The Broken Windows Theory

Who suffers when the DVD is released before the movie has left theaters?

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The window between a movie’s theatrical and DVD releases is getting narrower. It has dropped from six months to three months and now may shrink to almost nothing. Later this month, the new Steven Soderbergh film Bubble will debut simultaneously in theaters and on HDNet television; it will go on sale as a DVD four days later. Bubble is the first of six pictures Soderbergh is making with backing from Mark Cuban, founder of, owner of the Dallas Mavericks, blogger, and new-media entrepreneur.

Throughout the sprawling mediasphere, content windows are getting smashed, broken, and kicked in. Consumers, enabled by technology, are demanding to wolf down their media the way they want it, and when they want it. Established content distributors generally look askance at the trend because it disrupts traditional modes of doing business and raises uncomfortable questions: Will anybody buy hardcovers if the book comes out simultaneously in paperback? Will people go see a movie in the theater if they can just watch it on HDNet? Will people pay to see a play on Broadway if it debuts simultaneously on the boob tube and the Great White Way? Indeed, movie theaters seem to be boycotting Bubble, and it will air only in Landmark Theatres, a 215-screen theater chain that Cuban owns.

Such broken windows may be bad news for the distributors and packagers of content. Slate’s “Hollywood Economist” Edward J. Epstein has written vividly about how closing the window may cause “Hollywood’s Death Spiral.” Still, the breaking windows are unambiguously great news for consumers. Forget all the carping about insipid Top 40 radio, unfunny sitcoms, and unending cacophonous blockbuster movies. With content windows shattering all over the place, we’re entering a golden age of media consumption where people everywhere no longer have to wait—or pay through the nose—to see, read, and hear interesting stuff right away.

The trend of collapsing windows signifies that the media industry has finally entered the 1980s: It’s finally starting seriously to think about efficiency. Big media is wedded to enormously inefficient methods of production and distribution. Imprinting songs on CDs, wrapping them in plastic, and shipping them around the globe is hugely wasteful compared with digital distribution. And it carries the risk of creating unsold inventory. Would you A) rather make 50,000 CDs, sell 40,000 of them for $15 each, earning a $3 profit per unit, and wind up destroying or selling off the remainder for pennies on the dollar; or B) sell 400,000 copies of a 99-cent single and earn 30 cents on each one? The answer is clearly B. Studios spend tons of money to promote films in the movie theaters, where they may last for only a few weeks. When the DVD comes out several months later, they have to crank up the promotional spending again. After all, sales of DVDs dwarf box-office receipts. In December Disney CEO Robert Iger told the Wall Street Journal that by compressing the movie-DVD window, “We could spend less money pushing the box office and get to the next window sooner where a movie has more perceived value to the consumer because it’s more fresh.”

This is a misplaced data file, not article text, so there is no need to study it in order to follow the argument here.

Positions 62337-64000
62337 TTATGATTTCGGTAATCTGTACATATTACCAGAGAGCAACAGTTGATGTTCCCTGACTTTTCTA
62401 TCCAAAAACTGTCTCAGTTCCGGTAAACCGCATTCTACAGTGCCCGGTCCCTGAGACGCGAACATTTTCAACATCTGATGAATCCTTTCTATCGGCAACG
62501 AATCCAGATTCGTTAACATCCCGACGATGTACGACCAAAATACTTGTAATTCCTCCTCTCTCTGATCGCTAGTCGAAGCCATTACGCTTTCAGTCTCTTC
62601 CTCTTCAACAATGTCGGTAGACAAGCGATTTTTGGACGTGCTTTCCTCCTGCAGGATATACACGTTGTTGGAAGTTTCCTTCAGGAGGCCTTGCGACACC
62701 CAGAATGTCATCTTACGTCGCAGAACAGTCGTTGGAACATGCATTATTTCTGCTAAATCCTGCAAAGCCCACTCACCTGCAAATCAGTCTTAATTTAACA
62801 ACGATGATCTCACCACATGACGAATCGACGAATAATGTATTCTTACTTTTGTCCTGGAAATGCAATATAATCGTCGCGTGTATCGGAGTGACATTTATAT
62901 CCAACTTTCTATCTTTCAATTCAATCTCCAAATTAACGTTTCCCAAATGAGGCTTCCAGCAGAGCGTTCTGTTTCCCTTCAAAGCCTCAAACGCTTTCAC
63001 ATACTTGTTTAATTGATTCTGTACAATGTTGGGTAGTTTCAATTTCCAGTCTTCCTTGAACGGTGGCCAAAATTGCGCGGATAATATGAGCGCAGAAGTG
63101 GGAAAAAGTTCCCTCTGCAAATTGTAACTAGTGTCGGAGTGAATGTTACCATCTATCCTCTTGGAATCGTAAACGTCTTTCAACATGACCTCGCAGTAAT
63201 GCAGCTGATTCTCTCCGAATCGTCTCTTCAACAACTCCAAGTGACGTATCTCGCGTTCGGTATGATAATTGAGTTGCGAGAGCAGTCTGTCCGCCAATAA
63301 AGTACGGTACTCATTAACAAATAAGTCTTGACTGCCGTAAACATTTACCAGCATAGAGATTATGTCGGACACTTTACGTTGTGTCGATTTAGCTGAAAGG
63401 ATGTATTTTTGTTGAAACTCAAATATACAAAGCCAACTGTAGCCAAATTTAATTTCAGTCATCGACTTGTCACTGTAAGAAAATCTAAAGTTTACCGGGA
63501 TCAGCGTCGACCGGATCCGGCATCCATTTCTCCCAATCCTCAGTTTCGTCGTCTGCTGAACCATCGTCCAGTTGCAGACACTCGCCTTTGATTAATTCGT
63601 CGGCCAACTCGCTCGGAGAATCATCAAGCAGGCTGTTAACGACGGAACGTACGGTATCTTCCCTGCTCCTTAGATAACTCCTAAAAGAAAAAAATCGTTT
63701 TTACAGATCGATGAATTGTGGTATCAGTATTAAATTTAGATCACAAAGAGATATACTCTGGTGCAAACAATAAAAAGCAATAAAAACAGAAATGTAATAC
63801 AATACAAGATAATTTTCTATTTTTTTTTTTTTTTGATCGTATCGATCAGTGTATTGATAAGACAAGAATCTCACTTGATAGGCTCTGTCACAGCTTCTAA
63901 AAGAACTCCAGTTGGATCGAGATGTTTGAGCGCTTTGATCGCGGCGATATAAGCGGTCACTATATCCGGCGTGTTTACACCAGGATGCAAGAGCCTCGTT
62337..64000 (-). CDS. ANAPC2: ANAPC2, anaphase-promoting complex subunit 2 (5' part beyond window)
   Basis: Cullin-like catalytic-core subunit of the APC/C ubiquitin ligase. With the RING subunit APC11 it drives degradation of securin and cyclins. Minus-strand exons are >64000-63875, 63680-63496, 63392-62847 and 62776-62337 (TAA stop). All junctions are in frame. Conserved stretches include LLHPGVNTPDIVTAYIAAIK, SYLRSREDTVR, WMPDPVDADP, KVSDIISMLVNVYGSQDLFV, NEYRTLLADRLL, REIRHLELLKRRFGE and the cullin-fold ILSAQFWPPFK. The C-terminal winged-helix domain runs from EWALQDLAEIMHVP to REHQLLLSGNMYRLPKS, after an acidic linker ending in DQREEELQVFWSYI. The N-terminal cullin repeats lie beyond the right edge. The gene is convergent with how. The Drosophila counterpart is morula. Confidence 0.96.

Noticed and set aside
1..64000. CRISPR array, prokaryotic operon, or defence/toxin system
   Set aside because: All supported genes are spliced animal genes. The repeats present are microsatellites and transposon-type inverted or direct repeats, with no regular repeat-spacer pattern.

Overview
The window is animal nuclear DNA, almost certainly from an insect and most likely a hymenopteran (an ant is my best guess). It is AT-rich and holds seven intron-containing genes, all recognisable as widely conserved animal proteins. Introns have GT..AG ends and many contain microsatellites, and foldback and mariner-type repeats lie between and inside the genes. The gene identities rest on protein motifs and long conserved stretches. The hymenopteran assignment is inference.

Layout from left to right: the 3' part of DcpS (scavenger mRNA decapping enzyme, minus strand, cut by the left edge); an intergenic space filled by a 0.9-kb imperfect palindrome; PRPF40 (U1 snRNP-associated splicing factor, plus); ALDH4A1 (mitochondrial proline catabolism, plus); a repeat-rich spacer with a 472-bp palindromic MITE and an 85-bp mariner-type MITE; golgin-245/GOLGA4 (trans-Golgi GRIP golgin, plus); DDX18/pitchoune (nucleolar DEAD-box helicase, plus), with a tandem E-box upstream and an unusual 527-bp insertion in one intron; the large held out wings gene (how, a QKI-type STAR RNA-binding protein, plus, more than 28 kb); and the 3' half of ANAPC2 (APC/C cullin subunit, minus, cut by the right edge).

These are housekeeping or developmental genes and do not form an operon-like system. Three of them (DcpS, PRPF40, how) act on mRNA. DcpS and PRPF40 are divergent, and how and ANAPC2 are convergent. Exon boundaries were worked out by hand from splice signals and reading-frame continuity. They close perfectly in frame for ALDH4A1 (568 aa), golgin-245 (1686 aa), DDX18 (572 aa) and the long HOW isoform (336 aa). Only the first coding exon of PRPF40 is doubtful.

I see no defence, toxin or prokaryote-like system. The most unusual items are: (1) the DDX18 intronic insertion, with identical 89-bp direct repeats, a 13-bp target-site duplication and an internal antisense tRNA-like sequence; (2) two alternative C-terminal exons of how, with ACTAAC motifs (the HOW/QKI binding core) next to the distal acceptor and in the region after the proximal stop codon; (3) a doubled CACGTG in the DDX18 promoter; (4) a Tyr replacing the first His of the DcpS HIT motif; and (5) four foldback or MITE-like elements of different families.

The new efficiency is even starting to penetrate one of the least efficient industries this side of the Soviet bloc: book publishing. Peter Osnos, the founder of PublicAffairs, has started a nonprofit venture to shatter content windows in publishing. Backed by the MacArthur Foundation, he’s working with a group of university presses to publish books in five formats simultaneously—hardcover, print on demand, digital, audio, and by the chapter. Osnos is trying to ensure that serious nonfiction books are available at different price points. But he’s also bringing some of the insights of Frederick Winslow Taylor to an industry that still works half-days on Fridays in the summer. “The problem with publishing is that you print 10 hardcover books and only sell six,” Osnos said. By moving closer to a system of just-in-time publishing, “we can significantly improve the business and margins by getting rid of the problem of excess inventory.”

These window-shattering efforts are occurring primarily at the fringes of the industry. Today, too many media executives regard their businesses as zero-sum games. And in their worldview, every person who watches a new movie on television for free is one less person who won’t pay $9.50 to see it in a theater. But that’s clearly not the case. As with many other products—airline flights, clothes, hotels—different consumers seeking different experiences will come in at different price points. Just because content is available for free doesn’t mean somebody won’t pay for it.

Osnos said this was driven home to him in 1998, when Independent Counsel Kenneth Starr wrote his report on the Clinton-Lewinsky affair. PublicAffairs, reasoning that plenty of people would pay $10 to read the whole thing, made a deal to publish it as an instant book with the Washington Post’sfirst-day coverage. But there was no window. The government put the whole report up on the Web, which meant anybody with Internet access could read it for free. The New York Times ran the whole thing inside the paper, which meant it was available in newsprint for $1. And yet 200,000 people plunked down an Alexander Hamilton to buy the PublicAffairs paperback, making it a best seller. “What I realized is that some people like it round and some people like it square,” Osnos said. “And in the world in which we live, you have to give it to them the way they want it.”